Why home school? Why not?

Josh
I don’t think people choose to home school for just one reason – we certainly didn’t. First of all it ticked the lifestyle box for us – we’ve been very deliberate about creating a life of freedom and flexibility, which is reflected not just in our decision to home-school but also in my choice to build my own business. Next week we’re going to the Gold Coast for a holiday; I don’t have to ask my boss for time off, and we don’t have to work around school holidays – I love that.

But I also believe that we can deliver a higher quality and more tailored education, be more available and hands-on with our kids and equip them for life better than anyone else – because no one knows our children as well as we do, and no one loves them as much as we do either.

I was home schooled so I guess I had the advantage of knowing what was involved, but the truth is you don’t need experience, training or a qualification. My wife, Liz, was reluctant at first and unlike me, had no idea what to expect – but she’d be the first to tell you it’s one of the best decisions we’ve ever made. I’m extremely grateful for the sacrifice she makes every day.

Elizabeth
Last night we sat at the dinner table and our oldest, Jessica (who is eight), asked to play ‘The Country Game’. Essentially, she picks a continent and then we all take turns naming a country in that continent until one of us can’t – then we’re out of the game: this is home schooling at our house.

The number one thing I’ve learned since beginning this journey is that you don’t have to be a natural born teacher or a super-mum to home school; because kids love to learn, and they’ll find opportunities anywhere and everywhere. They’re born with an inbuilt desire to discover – from the first day they felt sand between their fingers (and just had to taste it), to the millions of ‘Why?’ questions they ask every day.

When my husband suggested home schooling my first response was: “Not me! I’m not educated enough, smart enough, patient enough or fun enough! What if I’m the reason my kids don’t succeed and then can’t do what they want to do in life?!” These responses all make me laugh now and I’m so glad they didn’t stop me from just giving it a go – because the truth is that I love it, and so do my kids.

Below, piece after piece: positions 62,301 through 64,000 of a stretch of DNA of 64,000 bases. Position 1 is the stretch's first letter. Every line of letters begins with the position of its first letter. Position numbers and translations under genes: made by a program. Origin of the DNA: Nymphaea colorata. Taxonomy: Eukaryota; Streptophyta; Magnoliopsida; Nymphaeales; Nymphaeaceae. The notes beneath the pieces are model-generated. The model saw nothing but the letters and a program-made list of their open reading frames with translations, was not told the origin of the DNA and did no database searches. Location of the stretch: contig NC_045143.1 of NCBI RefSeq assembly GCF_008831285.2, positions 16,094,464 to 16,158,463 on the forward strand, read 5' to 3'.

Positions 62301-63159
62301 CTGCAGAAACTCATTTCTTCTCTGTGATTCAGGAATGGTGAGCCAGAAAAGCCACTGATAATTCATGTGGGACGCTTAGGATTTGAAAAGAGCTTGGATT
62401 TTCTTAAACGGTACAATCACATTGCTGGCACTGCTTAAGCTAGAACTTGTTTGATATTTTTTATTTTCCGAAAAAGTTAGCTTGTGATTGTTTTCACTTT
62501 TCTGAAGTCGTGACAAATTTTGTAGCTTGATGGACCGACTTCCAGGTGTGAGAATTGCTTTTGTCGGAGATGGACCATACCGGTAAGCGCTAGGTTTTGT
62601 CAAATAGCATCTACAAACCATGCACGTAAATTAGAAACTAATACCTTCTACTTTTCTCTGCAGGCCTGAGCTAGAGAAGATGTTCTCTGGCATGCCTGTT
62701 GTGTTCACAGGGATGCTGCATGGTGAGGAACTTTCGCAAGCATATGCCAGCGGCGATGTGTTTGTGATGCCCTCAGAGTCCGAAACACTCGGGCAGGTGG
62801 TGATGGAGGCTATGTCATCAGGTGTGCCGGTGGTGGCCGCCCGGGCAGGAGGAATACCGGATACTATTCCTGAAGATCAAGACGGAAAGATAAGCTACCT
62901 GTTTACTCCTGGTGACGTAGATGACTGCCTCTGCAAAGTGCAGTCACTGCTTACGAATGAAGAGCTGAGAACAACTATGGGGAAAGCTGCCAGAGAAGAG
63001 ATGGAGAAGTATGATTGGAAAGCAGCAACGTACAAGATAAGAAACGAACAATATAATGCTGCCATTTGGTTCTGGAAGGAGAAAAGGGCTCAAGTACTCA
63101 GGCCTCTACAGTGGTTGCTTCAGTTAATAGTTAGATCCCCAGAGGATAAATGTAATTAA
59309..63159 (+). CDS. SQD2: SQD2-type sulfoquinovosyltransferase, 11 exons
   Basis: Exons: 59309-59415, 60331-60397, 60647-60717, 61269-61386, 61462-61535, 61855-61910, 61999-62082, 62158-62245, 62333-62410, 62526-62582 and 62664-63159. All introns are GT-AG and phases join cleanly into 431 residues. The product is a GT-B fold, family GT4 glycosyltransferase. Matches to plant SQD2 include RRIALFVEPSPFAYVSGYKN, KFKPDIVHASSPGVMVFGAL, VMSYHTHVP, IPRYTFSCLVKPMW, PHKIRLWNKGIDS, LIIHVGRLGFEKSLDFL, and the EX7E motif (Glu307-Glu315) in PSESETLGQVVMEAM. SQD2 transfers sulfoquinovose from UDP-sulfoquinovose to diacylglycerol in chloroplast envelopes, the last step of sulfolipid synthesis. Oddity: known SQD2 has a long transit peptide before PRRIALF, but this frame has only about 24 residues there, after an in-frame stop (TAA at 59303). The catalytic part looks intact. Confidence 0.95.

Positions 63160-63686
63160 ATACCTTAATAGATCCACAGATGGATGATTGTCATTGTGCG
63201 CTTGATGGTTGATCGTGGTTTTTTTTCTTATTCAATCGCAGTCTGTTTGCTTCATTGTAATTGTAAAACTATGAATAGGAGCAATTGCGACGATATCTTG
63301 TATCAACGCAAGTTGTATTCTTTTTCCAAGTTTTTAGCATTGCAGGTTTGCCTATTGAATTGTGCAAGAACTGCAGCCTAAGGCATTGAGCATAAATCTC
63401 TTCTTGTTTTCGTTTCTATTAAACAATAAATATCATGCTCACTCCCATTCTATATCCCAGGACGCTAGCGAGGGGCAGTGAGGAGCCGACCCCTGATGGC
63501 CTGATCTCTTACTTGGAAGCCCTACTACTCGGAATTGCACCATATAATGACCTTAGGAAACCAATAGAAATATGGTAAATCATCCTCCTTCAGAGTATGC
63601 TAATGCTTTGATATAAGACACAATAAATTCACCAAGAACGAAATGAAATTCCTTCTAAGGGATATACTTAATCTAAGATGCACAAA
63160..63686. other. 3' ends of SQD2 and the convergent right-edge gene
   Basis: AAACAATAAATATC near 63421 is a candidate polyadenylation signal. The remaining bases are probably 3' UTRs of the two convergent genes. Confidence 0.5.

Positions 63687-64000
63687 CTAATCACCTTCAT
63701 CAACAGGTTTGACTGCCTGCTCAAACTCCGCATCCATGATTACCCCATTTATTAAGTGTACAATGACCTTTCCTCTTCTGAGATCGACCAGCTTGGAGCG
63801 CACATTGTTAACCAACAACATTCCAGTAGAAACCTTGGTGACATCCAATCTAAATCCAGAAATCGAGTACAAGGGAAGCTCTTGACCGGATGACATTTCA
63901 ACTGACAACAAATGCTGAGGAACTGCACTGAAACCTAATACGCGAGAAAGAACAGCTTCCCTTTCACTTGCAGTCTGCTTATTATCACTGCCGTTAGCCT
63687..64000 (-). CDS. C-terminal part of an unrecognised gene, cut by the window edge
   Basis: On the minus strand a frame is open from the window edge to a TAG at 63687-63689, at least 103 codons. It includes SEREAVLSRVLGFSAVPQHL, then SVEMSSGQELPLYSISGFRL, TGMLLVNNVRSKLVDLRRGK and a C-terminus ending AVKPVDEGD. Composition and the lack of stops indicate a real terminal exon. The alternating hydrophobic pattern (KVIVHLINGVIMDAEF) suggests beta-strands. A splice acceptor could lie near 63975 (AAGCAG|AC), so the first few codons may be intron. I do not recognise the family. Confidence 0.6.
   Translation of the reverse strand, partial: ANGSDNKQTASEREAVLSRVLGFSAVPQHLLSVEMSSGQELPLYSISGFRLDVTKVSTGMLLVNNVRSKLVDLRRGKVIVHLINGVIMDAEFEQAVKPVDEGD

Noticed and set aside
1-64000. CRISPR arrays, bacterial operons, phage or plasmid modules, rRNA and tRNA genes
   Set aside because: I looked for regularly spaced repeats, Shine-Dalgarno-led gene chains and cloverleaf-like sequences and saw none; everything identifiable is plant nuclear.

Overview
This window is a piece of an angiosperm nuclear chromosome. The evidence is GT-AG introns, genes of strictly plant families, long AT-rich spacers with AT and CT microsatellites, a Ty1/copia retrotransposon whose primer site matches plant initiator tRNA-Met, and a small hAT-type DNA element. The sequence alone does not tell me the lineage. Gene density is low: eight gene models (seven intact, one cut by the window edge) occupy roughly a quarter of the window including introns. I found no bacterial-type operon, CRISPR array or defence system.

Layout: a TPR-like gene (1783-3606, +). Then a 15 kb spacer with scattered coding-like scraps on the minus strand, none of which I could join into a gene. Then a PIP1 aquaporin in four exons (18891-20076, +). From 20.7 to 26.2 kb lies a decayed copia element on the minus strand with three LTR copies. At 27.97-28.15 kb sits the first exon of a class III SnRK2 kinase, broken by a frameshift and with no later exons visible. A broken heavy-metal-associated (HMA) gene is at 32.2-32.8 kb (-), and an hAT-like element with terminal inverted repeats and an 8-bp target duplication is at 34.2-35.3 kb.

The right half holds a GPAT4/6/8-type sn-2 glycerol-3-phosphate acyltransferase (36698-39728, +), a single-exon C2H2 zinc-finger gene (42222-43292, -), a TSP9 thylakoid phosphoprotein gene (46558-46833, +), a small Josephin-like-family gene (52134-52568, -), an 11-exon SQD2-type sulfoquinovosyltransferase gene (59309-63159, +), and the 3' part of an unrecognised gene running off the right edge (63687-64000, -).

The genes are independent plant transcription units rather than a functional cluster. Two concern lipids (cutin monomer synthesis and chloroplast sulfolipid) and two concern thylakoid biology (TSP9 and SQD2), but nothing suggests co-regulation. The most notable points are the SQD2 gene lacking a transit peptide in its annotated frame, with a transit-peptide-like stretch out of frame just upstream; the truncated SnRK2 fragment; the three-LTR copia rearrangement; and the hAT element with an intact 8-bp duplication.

Some things you may not know about home schooling:

  •  Unlike school, it doesn’t take six to eight hours a day to teach your children.  There’s virtually no wasted time, and you can achieve so much more, so much faster when you’re dealing with one child, as opposed to 30. What takes all day at school can be achieved in as little as two hours at home.
  • Your child will not become a social misfit. The “How do they socialise?” question is common, but so easily answered. First, the home-schooling community is significant, and we constantly interact; playdates are the norm, not the exception. Second, extra-curricular activities are important. My children do swimming lessons, music lessons, ballet, sport and gymnastics – all with others their age. Third, our children are learning their social skills from us, mature adults (mostly!) – not from the 30 other six-year-olds in their class. We teach them how to behave, what’s appropriate and what isn’t, and how to treat others.
  • You don’t have to send your child to school until they’re six – which means when they turn five you can spend a year ‘unofficially’ home schooling. Use it, with absolutely no pressure, to try out ideas and see if it’s something that fits your family.

Home schooling my children has been one of the most rewarding experiences in my life to date, and I wouldn’t change it for anything. Not only do I have the privilege of watching my children develop a love of learning, but it’s creating that same love in me, which I never had growing up.

I think the big myth when it comes to home schooling is that you have to be some sort of super-mum to pull it off – that is simply not true. If I can do it, anyone can!